Browsing named entities in Edward L. Pierce, Memoir and letters of Charles Sumner: volume 3. You can also browse the collection for West Indies or search for West Indies in all documents.

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Edward L. Pierce, Memoir and letters of Charles Sumner: volume 3, Chapter 38: repeal of the Missouri Compromise.—reply to Butler and Mason.—the Republican Party.—address on Granville Sharp.—friendly correspondence.—1853-1854. (search)
particularly the Duchess of Sutherland, for efforts in quickening our laggard public sentiment. Be sure you did a good work. Its influence was, perhaps, not commensurate with reasonable expectations; but it has entered powerfully into that combination of circumstances by which our world has been moved. Allow me to suggest two things which may be done in England, and will serve us mightily: First, we need a complete and authentic vindication of your own great Act of Emancipation in the West Indies, showing its operation, the errors that may have been made, but the priceless good achieved; . . . and, secondly, English literature can aid the cause of antislavery. Here, again, the reviews and journals may do more than they have done. A favorable notice from a leading English review will have a powerful influence on our public. Pardon me for troubling you with these matters. I know your interest in the cause; and it has occurred to me that, personally, you may be able to touch some
Edward L. Pierce, Memoir and letters of Charles Sumner: volume 3, Chapter 39: the debate on Toucey's bill.—vindication of the antislavery enterprise.—first visit to the West.—defence of foreign-born citizens.—1854-1855. (search)
upon De Kalb and Steuben, the generous Germans, who aided our weakness by their military experience; upon Paul Jones, the Scotchman, who lent his unsurpassed courage to the infant thunders of our navy; also upon those great European liberators, Kosciusko of Poland and Lafayette of France, each of whom paid his earliest vows to liberty in our cause. Nor should this list be confined to military characters, so long as we gratefully cherish the name of Alexander Hamilton, who was born in the West Indies, and the name of Albert Gallatin, who was born in Switzerland, and never, to the close of his octogenarian career, lost the French accent of his boyhood,—both of whom rendered civic services to be commemorated among the victories of peace The omitted passage gives instances in which other countries have been served by foreigners.. . . .A party which, beginning in secrecy, interferes with religious belief, and founds a discrimination on the accident of birth, is not the party for us.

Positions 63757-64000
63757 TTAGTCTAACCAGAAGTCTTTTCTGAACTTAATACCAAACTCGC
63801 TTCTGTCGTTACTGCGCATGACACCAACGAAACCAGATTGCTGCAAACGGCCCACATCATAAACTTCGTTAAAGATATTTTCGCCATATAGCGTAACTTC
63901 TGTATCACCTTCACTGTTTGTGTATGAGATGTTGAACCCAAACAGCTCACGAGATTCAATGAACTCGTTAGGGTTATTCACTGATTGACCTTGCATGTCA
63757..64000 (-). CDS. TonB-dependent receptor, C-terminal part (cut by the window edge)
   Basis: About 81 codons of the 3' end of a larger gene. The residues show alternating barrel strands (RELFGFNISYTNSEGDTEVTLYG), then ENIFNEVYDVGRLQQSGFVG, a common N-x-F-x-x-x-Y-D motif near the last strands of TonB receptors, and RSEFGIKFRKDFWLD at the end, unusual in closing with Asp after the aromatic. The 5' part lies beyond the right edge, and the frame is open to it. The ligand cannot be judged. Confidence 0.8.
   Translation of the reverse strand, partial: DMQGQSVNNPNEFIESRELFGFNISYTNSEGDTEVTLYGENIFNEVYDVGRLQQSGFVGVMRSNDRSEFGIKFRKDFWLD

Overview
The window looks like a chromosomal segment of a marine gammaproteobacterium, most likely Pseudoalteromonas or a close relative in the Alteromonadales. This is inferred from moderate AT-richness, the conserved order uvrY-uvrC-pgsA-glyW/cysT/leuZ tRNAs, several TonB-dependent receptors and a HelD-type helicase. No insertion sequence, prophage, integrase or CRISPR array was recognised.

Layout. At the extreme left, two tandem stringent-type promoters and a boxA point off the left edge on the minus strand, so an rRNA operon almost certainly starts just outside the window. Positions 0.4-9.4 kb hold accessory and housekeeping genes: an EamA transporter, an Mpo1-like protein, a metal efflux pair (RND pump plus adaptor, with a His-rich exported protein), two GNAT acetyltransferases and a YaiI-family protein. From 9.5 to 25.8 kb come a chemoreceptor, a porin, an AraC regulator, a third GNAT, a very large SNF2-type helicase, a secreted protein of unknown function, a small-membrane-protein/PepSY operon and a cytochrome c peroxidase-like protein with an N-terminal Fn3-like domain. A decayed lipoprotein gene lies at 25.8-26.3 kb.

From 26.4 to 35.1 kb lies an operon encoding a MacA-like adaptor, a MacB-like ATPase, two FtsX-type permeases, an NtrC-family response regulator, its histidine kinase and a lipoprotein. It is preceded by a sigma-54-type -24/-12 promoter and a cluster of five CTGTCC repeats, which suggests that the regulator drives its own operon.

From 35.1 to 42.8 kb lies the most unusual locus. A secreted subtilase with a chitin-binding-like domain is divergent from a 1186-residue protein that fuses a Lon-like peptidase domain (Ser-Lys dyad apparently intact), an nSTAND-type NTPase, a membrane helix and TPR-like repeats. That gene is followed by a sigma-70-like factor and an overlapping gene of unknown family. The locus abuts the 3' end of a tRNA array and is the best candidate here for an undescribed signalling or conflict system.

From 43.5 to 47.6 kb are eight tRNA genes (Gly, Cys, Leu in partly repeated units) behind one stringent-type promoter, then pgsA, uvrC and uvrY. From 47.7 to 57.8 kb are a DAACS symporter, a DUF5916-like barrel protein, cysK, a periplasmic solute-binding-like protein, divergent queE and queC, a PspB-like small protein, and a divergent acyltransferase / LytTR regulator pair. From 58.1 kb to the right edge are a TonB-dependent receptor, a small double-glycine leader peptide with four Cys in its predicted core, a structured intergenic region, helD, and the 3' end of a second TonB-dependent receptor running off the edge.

Edward L. Pierce, Memoir and letters of Charles Sumner: volume 3, chapter 14 (search)
etters to English friends,—to Brougham, the Earl of Carlisle, the Duchess of Argyll, Cobden, Parkes, Senior, Reeve, and others,—urging a maintenance of the existing policy, and a fresh statement of the beneficial effects of emancipation in the West Indies. He wrote to the Duchess of Sutherland, July 11:— I cannot think of the sorrow of your family from recent bereavement without breaking silence to assure you of my true sympathy. I have grieved with you, whose sensitive nature is so etor's school. Sumner, selecting a volume of Brougham which he took from the library, read quite rapidly and without repetition a passage which his eye happened to fall upon, from a speech made May 15, 1823, in which slavery in Rome and in the West Indies was compared; The two Frenchmen were surprised that Sumner had happened on the passage, and said, There is a man consecrated to one leading idea. and the pupils, to his surprise and the teacher's gratification, copied it perfectly. Sumner <
Edward L. Pierce, Memoir and letters of Charles Sumner: volume 3, Chapter 43: return to the Senate.—the barbarism of slavery.—Popular welcomes.—Lincoln's election.—1859-1860. (search)
ats together at the table. Their topics were American and foreign politics, as well as literature and art. Sumner always valued the observations of an impartial spectator of our affairs, and none more than those of Mr. Schleiden, slight as was the sympathy of that minister with the antislavery movement. Sumner contributed to the New York Tribune March 3, 1860. Works, vol. IV. pp. 417-423. at this time a paper introducing Macaulay's article, written when a youth, on slavery in the West Indies, which appeared in tile Edinburgh Review in 1825, and had been overlooked or designedly omitted in the collected edition of his Essays. The paper contained a reference to his recent intercourse with the historian, who had died a few weeks before. The Duke of Argyll, whose home at Kensington was very near Macaulay's, wrote Sumner an account of the historian's last days; the duchess added a note, recalling how heartily he grasped Sumner's hand at their last meeting at Argyll Lodge. Mot